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July 10, 2010

First post. Excited, nervous, slightly itchy in a place that I can’t scratch because someone might see me and I’d be all embarrassed. Oh hey, it’s gone now. Sweet!

So I’ve done some preliminary thinking and comparison shopping, along with the requisite boning-up on the latest hardware developments and predictions for future trends. I have learned many things, and in the time that it would take to share them with you, at least half of them would have already become obsolete. Or at least old news.

First of all, I’m only considering Intel CPUs (as if you didn’t already know from one or two of my previous pages), and I’m 99.9% sure that I’m going with ATi for the video. I know that I’ve just alienated or enraged half of the PC gamers out there, and for that I am most abjectly unmoved. I don’t really feel like arguing about it, especially since I already know every single little pro and con by heart.

So that leaves me with a much smaller playing field: the Core i series CPUs and the Radeon 5000 series cards. I guess I could open it up to the last-generation 4000s too; I know more than a few clockers who can get amazing results out of the 4850 and 4870 especially, much better than many of the mainstream 5000 cards so far. However, the prices on the best of the 4000 series aren’t really that much better than most of the 5000s, so I feel like I could be getting a better-performing build with the 4000s but possibly shortchanging myself on the upgrade path in years to come. Always a trade-off!

My real dilemma right now is whether to go full-on x58 mobo and CPU, which requires a 1366 socket, or stick with the far more available-and-affordable P55 (1156 socket). My resistance to the bleeding edge is effectively negated by my desire to upgrade in small stages rather than replace the whole mobo and CPU in a year or two…

Though I’ve built about a dozen PCs (and done work/play on countless others), the rig that I use on a daily basis is almost completely unchanged since 2003.

Incredible! How have I managed to resist the allure of (among other things) two Windows operating systems, multi-GPUs (i.e., Crossfire and SLI, in fact PCI express in general), DDR3 RAM (all speeds), and quad core CPUs (even discrete dual cores would be a step up from my current Pentium with hyperthreading)?

It’s a fair question. As the months and years go by, I have lived vicariously through the users who receive my creations. I’m like the mother of a thousand wunderkinds, cursed to give them away immediately after they are delivered, doomed to live with only the oldest and slowest of the offspring along with an alcoholic partner who is really dragging me down.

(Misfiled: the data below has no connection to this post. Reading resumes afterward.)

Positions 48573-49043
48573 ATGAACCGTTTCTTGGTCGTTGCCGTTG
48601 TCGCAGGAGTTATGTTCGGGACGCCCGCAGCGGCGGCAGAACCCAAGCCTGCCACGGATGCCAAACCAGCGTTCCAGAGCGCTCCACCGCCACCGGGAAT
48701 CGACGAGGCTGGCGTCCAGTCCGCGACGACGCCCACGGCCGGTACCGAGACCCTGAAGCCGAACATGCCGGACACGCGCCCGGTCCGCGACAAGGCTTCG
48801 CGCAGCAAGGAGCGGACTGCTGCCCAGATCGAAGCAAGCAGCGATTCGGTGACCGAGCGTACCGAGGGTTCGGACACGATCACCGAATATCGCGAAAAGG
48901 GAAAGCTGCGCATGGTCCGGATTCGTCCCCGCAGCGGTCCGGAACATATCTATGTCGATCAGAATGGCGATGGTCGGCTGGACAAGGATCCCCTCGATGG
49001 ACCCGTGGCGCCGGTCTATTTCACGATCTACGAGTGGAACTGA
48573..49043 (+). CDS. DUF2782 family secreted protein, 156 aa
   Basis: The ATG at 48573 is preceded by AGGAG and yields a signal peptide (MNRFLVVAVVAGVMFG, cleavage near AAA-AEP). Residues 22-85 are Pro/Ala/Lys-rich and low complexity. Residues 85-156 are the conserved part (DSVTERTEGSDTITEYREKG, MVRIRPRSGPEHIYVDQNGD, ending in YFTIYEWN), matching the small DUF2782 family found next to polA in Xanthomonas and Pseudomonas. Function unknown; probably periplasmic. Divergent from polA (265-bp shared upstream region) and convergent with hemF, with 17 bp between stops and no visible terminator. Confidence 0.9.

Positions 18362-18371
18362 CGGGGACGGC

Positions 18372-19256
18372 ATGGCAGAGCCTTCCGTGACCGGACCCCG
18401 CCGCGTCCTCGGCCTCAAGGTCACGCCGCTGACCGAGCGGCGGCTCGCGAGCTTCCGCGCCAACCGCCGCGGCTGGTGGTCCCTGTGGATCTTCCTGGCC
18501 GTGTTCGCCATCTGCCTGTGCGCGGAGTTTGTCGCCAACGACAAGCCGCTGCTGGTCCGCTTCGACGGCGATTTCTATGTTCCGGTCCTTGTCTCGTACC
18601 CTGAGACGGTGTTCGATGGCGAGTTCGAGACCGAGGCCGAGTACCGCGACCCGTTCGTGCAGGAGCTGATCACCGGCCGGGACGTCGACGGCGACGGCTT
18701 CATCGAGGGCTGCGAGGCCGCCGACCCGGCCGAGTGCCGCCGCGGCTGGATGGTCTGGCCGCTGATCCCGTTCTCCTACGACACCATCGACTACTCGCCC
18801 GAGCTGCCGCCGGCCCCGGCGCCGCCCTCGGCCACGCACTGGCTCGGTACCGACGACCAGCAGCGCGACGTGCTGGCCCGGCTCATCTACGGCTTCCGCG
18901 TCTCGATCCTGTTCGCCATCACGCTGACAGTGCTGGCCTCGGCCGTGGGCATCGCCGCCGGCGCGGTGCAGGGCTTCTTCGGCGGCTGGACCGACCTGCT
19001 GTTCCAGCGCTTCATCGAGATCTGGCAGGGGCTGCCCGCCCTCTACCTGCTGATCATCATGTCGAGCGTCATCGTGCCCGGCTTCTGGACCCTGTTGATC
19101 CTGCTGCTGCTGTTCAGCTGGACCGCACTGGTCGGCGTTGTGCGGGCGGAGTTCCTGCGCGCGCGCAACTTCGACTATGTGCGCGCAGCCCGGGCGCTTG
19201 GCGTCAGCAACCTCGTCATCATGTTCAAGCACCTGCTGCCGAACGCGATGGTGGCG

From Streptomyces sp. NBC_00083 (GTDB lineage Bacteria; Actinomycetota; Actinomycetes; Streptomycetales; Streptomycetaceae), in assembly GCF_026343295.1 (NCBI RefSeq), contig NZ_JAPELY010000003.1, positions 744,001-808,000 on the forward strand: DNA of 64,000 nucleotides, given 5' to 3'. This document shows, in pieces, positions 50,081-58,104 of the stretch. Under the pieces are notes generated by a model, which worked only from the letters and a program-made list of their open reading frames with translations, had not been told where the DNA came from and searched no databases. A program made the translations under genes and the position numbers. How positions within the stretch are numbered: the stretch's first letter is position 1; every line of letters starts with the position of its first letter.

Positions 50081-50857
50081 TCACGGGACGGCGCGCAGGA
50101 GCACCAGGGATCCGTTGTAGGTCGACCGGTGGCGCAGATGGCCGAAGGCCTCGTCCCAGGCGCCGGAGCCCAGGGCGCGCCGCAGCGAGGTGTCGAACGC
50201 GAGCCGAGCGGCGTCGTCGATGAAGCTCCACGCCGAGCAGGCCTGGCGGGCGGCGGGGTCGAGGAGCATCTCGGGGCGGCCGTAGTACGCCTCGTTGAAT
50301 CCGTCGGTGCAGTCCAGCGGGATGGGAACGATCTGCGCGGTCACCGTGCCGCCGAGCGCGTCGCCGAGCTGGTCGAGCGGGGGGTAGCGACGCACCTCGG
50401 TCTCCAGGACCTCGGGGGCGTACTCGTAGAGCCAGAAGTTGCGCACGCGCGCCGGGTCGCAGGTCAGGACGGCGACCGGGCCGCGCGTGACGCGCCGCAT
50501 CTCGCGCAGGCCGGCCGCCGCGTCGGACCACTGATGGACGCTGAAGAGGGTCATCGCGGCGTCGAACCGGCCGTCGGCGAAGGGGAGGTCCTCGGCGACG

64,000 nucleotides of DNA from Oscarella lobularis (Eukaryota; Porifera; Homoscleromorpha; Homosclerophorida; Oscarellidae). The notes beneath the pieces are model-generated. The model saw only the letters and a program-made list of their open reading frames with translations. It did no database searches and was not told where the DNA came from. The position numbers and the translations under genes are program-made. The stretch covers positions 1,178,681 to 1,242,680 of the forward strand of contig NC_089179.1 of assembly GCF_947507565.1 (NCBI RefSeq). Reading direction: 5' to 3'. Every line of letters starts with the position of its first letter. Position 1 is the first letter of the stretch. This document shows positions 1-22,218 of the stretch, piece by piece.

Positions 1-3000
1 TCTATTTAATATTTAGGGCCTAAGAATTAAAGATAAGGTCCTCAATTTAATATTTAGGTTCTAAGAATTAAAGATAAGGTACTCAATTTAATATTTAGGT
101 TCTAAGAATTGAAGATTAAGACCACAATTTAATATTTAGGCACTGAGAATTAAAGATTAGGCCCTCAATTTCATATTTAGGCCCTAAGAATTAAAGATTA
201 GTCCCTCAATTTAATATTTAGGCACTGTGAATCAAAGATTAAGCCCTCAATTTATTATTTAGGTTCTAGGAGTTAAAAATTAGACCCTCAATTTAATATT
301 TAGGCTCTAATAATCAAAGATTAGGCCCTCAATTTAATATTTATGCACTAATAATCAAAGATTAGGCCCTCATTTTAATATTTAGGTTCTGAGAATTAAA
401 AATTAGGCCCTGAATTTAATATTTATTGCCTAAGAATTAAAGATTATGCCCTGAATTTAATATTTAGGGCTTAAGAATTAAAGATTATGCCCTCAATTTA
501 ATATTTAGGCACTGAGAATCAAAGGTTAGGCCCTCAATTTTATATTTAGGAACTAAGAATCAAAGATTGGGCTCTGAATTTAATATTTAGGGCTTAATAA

Ewww. Bad metaphor. But at least it gives you the sense of where I’m starting from. And especially why I value future-proofing my new build as much as possible…

Well, that is only partially true now, having discovered a web site called LifeBac that looks as if it will give not only my partner, but also me, our live’s back. This site touts a program that offers a reliable cure for alcoholism. That sounds pretty pompous, I know. However, LifeBac is not a rehab or treatment clinic, but a collection of modern, science-based tools to empower people not just to avoid the downward spiral, but to better themselves and their relationships permanently. My partner was willing to try the program since it didn’t require going to a rehab facility or to attend AA meetings. Those two options along with taking Disulfiram, also known by the brand name Antabuse, had been spectacular failures. Considering that the success rate for AA and other residential 12 step treatment programs is about 10% and my partner was definitely part of the other 90% who failed, I was impressed she was willing to give this new approach a go. The drug she started is called baclofen which doctors in Europe have been prescribing for some time as the primary treatment for people who drink excessively. Baclofen removes or strongly suppresses cravings for alcohol in 92% of people. Initial clinical trials show that Baclofen has a 65% success rate for treatment-resistant alcoholics, allowing them to return to low- or medium-risk drinking. That’s right, this treatment doesn’t require abstinence. Wow that blew my mind, but the medication actually seems to be working so I am keeping my fingers crossed for both my partner and my creations.

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